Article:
A tall, thin, down-glancing man slumped in a chair in the corner of the exam room.
His gray-haired wife sat primly next to him.
They were here with their adult wheelchair-bound daughter.
For the past two decades, the daughter had been under their constant care at home.
A chronic progressive illness had wreaked havoc on this young woman’s body.
Her adult life had been held prisoner by an insidious neurologic disorder.
She was having a problem that was felt to relate to her constant chair-sitting.
To examine her properly would require having the daughter arise from the wheelchair.
I glance at my nurse, quietly seeking silent advice on how to proceed.
Without a word, the tall man was soon at his daughter’s side.
In a business-like manner, he asked, “Do you want her on the exam table?”
“No, just standing up briefly will work,” I replied.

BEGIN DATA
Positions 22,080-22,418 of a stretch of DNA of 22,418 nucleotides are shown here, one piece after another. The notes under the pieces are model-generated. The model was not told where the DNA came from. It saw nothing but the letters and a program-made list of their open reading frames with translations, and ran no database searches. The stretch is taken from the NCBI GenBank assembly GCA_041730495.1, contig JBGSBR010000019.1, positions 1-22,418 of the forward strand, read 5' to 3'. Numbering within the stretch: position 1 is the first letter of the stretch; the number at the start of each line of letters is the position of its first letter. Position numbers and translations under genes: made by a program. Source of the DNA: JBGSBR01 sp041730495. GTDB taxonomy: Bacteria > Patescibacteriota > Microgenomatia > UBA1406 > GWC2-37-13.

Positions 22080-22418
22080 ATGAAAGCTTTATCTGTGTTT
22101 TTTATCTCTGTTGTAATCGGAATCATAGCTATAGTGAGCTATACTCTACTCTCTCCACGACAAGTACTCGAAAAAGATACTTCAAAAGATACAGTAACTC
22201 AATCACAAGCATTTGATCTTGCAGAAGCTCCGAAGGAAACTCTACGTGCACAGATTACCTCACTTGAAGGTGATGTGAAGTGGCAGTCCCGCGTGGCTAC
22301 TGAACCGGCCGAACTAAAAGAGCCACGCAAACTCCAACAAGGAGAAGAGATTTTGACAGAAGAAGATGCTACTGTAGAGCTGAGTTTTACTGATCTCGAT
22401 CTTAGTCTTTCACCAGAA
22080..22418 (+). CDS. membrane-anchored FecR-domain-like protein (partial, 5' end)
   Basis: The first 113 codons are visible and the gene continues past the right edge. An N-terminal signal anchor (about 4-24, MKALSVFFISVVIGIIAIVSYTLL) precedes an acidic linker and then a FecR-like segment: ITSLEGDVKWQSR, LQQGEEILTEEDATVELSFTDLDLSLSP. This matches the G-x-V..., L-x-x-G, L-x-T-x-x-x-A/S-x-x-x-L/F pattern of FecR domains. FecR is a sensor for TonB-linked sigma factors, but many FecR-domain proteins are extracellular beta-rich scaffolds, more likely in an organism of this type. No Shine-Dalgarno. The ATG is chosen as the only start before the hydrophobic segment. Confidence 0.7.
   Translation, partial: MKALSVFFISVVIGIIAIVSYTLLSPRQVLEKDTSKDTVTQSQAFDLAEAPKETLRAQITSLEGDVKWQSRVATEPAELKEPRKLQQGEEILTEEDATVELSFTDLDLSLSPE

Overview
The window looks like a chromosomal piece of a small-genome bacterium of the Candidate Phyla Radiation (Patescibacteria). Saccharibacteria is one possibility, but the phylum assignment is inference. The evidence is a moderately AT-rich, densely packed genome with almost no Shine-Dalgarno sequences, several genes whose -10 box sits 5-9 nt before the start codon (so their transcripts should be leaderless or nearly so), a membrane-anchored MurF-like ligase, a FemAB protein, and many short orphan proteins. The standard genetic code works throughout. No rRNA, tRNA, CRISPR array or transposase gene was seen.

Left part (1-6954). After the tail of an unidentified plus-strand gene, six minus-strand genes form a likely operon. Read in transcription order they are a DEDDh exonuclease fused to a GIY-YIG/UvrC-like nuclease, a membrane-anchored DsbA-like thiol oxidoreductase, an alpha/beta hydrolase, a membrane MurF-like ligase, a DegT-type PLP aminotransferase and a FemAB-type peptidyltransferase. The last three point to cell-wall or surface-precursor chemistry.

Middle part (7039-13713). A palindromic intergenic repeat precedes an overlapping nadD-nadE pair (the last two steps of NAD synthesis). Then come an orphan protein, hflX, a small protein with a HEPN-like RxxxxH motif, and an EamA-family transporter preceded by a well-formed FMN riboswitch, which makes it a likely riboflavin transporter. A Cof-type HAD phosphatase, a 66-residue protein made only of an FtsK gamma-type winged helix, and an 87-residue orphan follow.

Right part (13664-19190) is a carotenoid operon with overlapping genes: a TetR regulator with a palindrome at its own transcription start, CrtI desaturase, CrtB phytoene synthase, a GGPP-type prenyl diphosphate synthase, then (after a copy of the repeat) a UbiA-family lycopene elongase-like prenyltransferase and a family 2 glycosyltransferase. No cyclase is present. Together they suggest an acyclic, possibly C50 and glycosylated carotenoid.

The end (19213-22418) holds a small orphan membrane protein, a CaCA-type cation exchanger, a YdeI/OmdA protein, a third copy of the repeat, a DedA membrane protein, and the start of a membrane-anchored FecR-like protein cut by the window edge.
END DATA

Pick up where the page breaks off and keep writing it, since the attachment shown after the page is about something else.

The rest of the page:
The man was in front of his daughter with a swift move of familiarity.
His lanky arms and the trim frame quickly brought her to a standing position.
I was struck by the effortless grace and strength of his movements.
He held her in position steadily from decades of such loving exercise.
During my physical exam, the man’s stance did not waver.
After I had concluded the exam, he gently lowered her back into the wheelchair.
The man returned quietly to his slumping chair.
My mind was racing with uncomfortable thoughts as I processed what had happened.
“What if that were me …? What if that were my child …?” Would I be able to …?”
Could I have been as strong as this shy, selfless man?
I believe that a kernel of such strength does lie within me.
But, would that seed have flowered to its fullest as it had in this man?
That hope lies within me.
But that hope also has a ribbon of uncertainty curling gently around it.
Richard D. Sontheimer is a dermatologist.
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